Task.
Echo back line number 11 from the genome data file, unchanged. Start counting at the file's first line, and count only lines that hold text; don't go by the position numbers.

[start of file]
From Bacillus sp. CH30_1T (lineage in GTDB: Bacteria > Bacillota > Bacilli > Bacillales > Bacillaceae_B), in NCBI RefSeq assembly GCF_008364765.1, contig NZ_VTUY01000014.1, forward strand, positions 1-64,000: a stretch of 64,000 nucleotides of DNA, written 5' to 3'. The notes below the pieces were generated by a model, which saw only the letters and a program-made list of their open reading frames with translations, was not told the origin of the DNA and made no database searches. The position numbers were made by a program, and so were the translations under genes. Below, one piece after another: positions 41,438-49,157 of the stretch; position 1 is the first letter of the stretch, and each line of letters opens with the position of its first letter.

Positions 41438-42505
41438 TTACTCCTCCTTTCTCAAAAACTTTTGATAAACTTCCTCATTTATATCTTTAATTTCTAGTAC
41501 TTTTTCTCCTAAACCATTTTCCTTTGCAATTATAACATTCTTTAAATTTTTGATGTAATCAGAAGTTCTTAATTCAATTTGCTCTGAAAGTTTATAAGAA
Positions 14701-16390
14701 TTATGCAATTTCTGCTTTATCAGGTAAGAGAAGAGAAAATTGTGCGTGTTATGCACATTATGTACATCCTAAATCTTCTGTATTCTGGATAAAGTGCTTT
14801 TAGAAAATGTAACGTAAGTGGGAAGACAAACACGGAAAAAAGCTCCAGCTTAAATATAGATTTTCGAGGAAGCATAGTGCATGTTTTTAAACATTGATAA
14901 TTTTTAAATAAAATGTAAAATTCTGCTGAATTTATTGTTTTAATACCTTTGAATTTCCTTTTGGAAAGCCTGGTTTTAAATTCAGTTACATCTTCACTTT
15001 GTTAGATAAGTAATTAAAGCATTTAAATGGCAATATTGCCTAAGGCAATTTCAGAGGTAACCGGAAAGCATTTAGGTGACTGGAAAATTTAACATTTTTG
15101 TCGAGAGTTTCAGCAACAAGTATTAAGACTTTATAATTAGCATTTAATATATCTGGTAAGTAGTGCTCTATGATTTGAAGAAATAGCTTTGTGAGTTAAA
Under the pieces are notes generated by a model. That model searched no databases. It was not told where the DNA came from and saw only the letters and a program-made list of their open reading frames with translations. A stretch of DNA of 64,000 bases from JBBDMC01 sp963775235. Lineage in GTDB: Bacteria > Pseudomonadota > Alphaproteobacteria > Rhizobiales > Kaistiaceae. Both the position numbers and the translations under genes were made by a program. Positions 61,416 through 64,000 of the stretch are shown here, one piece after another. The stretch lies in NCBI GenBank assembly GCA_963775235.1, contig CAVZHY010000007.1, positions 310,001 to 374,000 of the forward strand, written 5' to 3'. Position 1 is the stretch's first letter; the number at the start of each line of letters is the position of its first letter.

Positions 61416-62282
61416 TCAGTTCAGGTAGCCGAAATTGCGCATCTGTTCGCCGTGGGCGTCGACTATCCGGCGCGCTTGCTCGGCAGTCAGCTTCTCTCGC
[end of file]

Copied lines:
Under the pieces are notes generated by a model. That model searched no databases. It was not told where the DNA came from and saw only the letters and a program-made list of their open reading frames with translations. A stretch of DNA of 64,000 bases from JBBDMC01 sp963775235. Lineage in GTDB: Bacteria > Pseudomonadota > Alphaproteobacteria > Rhizobiales > Kaistiaceae. Both the position numbers and the translations under genes were made by a program. Positions 61,416 through 64,000 of the stretch are shown here, one piece after another. The stretch lies in NCBI GenBank assembly GCA_963775235.1, contig CAVZHY010000007.1, positions 310,001 to 374,000 of the forward strand, written 5' to 3'. Position 1 is the stretch's first letter; the number at the start of each line of letters is the position of its first letter.